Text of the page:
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PUC begins hearings on NextEra purchase of HEI

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Groups in support and opposition of NextEra Energy Inc.’s proposed purchase of Hawaiian Electric Industries rallied around the Neal S. Blaisdell Center Monday morning as state regulators began the trial-like hearings to investigate whether the $4.3 billion sale is in the public interest.

Public Utilities Commission Chief Counsel Tom Gorak questioned Hawaiian Electric Co. President and CEO Alan Oshima on the risks the sale could pose for ratepayers, whether HEI or NextEra had designed the benefit package for ratepayers and the estimated costs it would would take to get the state off of its dependence on oil.

At 8:30 a.m, before the hearing began, approximately 30 members from the International Brotherhood of Electrical Workers Local 1260 and Hawaii Regional Council of Carpenters lined-up along Ward Avenue holding signs to show support for NextEra’s purchase of HEI.

At 11 a.m. Hawaii state representatives, Hawaii Gas Co., Surfrider Foundation as well as a couple business owners and residents gathered outside the Blaisdell Concert Hall at a press conference to voice concerns about the company trying to buy Hawaii’s largest electric utility.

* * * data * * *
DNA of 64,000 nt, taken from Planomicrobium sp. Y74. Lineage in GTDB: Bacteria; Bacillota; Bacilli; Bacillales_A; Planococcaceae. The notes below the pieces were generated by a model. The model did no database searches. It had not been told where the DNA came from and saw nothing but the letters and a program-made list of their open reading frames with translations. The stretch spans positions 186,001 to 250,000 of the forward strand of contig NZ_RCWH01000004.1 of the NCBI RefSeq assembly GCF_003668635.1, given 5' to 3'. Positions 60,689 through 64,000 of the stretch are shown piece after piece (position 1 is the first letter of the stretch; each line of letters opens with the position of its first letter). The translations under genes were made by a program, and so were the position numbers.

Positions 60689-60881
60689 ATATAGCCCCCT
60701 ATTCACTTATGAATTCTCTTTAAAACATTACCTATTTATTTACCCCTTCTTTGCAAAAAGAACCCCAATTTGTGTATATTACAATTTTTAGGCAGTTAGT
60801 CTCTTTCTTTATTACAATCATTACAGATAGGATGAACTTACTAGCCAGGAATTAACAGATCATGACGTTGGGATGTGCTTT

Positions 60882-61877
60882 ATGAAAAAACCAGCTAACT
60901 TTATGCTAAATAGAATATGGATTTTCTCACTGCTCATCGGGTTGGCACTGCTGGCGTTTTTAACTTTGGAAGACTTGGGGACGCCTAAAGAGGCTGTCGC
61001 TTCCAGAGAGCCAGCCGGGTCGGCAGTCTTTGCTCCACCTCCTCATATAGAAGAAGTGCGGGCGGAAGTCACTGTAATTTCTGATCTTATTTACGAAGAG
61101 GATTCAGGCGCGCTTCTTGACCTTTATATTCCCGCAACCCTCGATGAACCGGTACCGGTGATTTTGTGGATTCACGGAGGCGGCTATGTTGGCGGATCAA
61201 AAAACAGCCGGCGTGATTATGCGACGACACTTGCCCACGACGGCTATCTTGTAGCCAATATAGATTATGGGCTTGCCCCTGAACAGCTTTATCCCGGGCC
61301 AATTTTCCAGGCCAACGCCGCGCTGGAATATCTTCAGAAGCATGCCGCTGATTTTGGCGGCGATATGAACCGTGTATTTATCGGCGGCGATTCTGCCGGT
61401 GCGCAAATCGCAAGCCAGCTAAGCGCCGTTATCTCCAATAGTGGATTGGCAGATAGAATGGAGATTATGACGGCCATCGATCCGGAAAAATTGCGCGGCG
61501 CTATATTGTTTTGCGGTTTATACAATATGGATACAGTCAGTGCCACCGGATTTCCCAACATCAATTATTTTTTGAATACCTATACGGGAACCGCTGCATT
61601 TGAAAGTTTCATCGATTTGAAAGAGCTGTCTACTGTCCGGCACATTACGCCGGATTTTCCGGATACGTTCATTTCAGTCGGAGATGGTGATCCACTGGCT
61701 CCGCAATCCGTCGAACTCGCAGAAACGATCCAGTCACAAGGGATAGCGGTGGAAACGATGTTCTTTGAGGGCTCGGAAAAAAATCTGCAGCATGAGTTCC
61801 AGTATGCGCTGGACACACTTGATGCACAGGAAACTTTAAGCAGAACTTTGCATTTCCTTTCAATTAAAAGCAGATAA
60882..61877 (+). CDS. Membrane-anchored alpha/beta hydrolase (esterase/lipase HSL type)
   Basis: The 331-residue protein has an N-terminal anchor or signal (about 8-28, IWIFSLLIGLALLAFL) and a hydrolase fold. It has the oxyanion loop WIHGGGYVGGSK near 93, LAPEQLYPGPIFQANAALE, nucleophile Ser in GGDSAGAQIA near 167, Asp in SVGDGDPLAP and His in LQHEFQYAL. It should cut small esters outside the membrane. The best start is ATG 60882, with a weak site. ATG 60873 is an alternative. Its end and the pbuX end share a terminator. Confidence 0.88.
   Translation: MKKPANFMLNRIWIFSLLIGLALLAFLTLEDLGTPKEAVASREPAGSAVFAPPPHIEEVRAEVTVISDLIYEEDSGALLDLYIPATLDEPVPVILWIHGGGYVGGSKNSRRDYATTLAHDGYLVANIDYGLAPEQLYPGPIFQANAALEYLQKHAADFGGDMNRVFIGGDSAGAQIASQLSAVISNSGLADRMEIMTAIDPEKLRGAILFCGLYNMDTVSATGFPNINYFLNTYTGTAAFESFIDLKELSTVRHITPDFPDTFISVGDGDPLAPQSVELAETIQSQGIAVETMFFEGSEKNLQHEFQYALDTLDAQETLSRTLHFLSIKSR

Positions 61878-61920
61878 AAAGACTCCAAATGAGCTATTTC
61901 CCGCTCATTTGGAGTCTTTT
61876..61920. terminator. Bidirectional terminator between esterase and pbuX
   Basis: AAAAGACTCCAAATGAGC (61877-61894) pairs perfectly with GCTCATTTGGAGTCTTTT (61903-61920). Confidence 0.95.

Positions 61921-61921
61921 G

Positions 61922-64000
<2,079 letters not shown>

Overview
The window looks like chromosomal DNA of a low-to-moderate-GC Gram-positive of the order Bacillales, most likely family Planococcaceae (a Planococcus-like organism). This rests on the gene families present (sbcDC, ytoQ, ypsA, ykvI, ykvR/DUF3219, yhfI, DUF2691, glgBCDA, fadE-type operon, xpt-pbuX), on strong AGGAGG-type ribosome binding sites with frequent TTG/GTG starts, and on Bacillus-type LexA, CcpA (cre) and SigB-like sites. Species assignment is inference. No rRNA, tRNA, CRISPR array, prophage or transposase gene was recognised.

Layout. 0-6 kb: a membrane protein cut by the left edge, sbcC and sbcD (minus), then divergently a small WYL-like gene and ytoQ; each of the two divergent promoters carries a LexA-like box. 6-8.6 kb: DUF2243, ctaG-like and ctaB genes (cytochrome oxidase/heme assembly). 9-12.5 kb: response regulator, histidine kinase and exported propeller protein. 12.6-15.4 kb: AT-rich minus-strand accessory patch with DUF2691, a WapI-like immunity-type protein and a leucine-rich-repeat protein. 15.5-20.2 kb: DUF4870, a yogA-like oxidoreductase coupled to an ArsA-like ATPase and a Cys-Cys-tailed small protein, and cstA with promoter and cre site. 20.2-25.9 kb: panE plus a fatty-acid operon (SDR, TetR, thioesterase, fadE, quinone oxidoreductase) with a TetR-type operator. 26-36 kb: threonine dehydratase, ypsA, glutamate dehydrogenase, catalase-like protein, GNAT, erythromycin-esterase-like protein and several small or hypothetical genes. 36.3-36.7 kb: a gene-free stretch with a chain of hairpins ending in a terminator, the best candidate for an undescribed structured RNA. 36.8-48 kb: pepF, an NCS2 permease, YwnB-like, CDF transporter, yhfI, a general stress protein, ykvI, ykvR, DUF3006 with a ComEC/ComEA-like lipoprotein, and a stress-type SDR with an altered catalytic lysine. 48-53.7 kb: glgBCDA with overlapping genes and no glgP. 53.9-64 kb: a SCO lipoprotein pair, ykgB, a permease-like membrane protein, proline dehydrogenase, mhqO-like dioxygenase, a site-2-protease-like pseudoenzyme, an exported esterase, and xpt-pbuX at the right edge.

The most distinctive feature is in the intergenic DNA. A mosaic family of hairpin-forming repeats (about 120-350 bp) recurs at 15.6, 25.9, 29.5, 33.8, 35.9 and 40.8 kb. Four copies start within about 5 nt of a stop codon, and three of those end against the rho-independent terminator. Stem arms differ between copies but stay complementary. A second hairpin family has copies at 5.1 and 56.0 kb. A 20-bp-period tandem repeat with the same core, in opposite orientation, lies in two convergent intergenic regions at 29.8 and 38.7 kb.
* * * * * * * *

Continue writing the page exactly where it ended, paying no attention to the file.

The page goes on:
Russell Yamanoha, director of media communications for IBEW 1260, said that the group came to support NextEra because of the commitments the company has made to the union.

“Now that they are stepping up to the plate for members, we are stepping up to the plate for them,” he said.

Local 1260, which originally opposed the sale, said it changed its stance after NextEra committed in writing to recognize the union as the exclusive bargaining agent for its members, to train current and future union members for new jobs that evolve with new technologies and promised there would be no layoffs for two years following the sale’s closing.

State Rep. Beth Fukumoto, the Minority Leader (R-Mililani, Mililani-Mauka) said she did not support NextEra’s purchase of HEI and was worried about the recent price tag NextEra placed on the cost to accomplish the state’s 100 percent renewable energy goals. Eric Gleason, president of NextEra Energy Hawaii LLC, said earlier this month to get the state off its dependence on oil would cost $30 billion over the next three decades.

“They’re putting the $30 billion in Cadillac plan infrastructure upgrades on the credit card of the people of Hawaii,” she said. “We’re the ones who will have to pay it back.”

State Rep. Chris Lee (D-Kailua, Waimanalo) said the $30 billion is a concern because the utilities can pass it on to consumers and take up to $7,000 in profits from each family.

“If this is the case, we need to know right now what their plans are because the more they spend the more we as local consumers end up having to pay,” Lee said.

Nathan Nelson, legal counsel for Hawaii Gas Co. in the regulatory review of the sale, said that the company was worried about NextEra’s reputation with competition.

“Ultimately, competition is what will drive costs lower, ensuring the best benefits for ratepayers,” he said.

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